Previewing Austin Psych Fest with The Black Angels’ Alex Maas
What are some new aspects of this year’s festival that you are particularly excited about?
Well, last year we did the festival on this beautiful power plant. It was this 1950’s art deco power plant and it was a super awesome venue—it was really cool and really awesome looking—but the sound wasn’t that good. Being in a big warehouse like that and having two stages, there’s a lot of bleed and tons of echo, which was cool, but this year the people coming are going to hear these amazing bands in an environment that sounds really good. There’s two venues and you can walk between them and each one has its own vibe. I’m really excited about hearing all of these bands in an environment that’s conducive to their sound. That’s probably what I’m most excited about.
Do you guys do all of the booking yourselves?
We ask people what they want to hear, so we’re communicating with people who are coming to the festival. We have bands that we like, but we don’t know every band. It’s impossible. So through asking the community, you’re getting this poll method and we’re pulling from what the community wants. We want to be the festival that shows you music you’ve never heard before, but at the same time, we want people to have a hand in picking these bands.
To close out the festival you guys have Golden Dawn performing their 1968 album Power Plant in its entirety. How did you manage to make that happen?
Part of our goal for this festival is to hit every single style within the psychedelic genre—which is kind of difficult because you have surf-psych, folk-psych, electronic music, rock and roll and garage psych. But we always want to have a vintage element. Last year we had Roky Erickson and this year we have Golden Dawn. They put out a record in ’68 called Power Plant, and its just this record that never got the credibility and attention it deserved. So they’re from Austin and they were playing with the Elevators back in the day. We basically just asked them if they would play and they actually did play Psych Fest #2 a long time ago. So this is us bringing them back and we made sure they got a good time spot. They’re just a band that everyone needs to know about. They’re one of the vintage acts playing the festival.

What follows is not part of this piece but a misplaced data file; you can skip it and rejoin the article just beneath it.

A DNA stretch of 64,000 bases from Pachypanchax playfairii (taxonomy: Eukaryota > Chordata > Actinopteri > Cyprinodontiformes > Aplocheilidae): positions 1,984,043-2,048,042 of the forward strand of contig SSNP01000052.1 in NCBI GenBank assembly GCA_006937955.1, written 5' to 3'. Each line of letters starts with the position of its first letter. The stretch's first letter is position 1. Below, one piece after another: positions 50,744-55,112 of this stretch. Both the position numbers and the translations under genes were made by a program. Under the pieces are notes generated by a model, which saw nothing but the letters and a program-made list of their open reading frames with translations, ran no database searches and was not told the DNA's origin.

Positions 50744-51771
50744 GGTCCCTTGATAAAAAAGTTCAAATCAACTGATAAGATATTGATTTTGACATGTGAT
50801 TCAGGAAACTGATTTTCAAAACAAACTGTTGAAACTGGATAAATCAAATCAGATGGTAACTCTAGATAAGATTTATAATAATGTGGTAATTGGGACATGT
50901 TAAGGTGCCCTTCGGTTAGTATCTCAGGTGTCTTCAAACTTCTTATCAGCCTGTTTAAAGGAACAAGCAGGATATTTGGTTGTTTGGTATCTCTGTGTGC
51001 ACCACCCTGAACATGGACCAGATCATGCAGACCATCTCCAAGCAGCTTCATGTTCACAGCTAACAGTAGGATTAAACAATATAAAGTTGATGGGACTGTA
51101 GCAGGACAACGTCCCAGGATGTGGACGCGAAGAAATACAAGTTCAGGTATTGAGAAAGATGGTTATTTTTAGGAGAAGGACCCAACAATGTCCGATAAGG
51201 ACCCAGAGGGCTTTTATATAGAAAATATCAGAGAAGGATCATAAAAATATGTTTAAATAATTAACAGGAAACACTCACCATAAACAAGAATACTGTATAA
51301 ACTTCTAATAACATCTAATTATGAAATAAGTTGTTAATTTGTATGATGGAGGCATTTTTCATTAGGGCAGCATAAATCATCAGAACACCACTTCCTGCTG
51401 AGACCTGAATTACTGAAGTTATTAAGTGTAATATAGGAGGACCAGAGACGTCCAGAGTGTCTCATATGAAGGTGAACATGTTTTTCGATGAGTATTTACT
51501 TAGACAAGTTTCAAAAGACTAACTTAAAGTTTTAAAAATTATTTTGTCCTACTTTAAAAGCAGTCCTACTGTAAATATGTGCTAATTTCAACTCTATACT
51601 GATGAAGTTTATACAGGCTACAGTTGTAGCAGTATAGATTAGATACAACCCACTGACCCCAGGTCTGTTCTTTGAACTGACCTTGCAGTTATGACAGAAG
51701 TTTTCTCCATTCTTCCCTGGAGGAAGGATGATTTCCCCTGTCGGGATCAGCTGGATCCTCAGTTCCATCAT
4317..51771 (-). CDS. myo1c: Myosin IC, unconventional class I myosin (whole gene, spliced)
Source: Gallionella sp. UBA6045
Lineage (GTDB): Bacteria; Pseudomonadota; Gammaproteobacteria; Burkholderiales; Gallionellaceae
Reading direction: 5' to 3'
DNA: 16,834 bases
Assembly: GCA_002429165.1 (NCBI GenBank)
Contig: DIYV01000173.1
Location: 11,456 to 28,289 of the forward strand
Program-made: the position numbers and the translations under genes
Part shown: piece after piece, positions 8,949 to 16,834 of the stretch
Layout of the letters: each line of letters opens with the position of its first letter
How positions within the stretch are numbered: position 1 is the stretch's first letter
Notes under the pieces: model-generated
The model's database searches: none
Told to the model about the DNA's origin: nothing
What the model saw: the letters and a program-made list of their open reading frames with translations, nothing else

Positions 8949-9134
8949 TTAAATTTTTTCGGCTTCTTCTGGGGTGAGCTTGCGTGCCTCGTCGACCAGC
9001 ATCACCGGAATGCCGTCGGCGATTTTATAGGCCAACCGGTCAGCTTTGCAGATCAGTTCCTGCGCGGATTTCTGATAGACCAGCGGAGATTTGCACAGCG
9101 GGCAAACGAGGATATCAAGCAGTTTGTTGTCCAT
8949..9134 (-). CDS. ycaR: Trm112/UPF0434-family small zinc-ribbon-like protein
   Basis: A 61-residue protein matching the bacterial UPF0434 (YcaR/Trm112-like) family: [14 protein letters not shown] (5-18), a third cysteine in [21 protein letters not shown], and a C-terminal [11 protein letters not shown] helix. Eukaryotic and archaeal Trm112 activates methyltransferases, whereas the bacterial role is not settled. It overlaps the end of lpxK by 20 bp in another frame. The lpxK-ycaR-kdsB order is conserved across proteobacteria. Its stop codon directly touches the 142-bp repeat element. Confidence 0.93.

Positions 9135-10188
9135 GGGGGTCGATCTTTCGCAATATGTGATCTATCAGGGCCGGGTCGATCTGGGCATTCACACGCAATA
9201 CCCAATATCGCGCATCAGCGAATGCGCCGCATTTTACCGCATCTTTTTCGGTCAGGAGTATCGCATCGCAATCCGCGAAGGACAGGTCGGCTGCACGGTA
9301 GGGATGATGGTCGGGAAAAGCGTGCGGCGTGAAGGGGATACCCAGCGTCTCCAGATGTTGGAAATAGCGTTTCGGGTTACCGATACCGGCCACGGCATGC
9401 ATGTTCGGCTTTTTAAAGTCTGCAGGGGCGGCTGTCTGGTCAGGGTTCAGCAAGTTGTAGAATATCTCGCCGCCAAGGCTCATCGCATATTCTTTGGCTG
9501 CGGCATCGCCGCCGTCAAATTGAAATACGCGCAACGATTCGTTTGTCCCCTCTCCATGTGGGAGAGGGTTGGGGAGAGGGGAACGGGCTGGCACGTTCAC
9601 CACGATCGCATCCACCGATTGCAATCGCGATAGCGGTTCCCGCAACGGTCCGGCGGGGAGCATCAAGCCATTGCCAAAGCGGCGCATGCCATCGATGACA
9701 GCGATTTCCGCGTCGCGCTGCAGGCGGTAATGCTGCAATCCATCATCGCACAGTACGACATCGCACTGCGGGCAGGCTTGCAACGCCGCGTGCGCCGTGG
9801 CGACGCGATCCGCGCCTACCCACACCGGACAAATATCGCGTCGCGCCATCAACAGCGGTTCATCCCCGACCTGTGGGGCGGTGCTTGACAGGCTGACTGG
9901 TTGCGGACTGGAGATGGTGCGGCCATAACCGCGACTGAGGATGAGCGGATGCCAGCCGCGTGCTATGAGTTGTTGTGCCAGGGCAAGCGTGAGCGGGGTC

Can you name some bands playing the festival this year that you are particularly excited to see?
Obviously I’m really looking forward to seeing Brian Jonestown Massacre, they’ve really got their act together and they’re playing really well. Also, Black Lips. I’m also really excited about seeing a band, who we toured with, called Wall of Death—they’re from France. There’s another band called Blue Angel Lounge and there’s a guy called Bombino, he comes from the same north African dessert community as Tinariwen. I’m really excited to see him play. I could say things about every single band. They’re all really, really good. I’m just stoked to be a part of this. It’s kind of a dream come true.
Dame shares a song from her new EP Preventions of Heartbreak.
Golden Bloom stopped by Relix to perform a tune from their latest EP No Day Like Today.
The Chapin Sisters share an tune from their new album A Date With the Everly Brothers.
Minneapolis-based Night Moves share a song from their record, Colored Emotions, live at Relix.
Cloud Cult share a song from their latest album live at Relix.
The Giving Tree Band enjoy a spring day on the Relix rooftop, while performing a classic Grateful Dead tune.
Canadian singer-songwriter Hayden performs a duet with his sister-in-law Lou Canon. The song appears on Us Alone his first record on Broken Social Scene’s Arts & Crafts Productions.
The Milk Carton Kids share the first song from their new album, The Ash & Clay.
Here is the new video from Serbian guitar ace Ana Popovic. “Object Of Obsession” appears on her latest album Can You Stand The Heat.
Ron Sexsmith visits the Relix office to perform a tune from his latest record Forever Endeavor.
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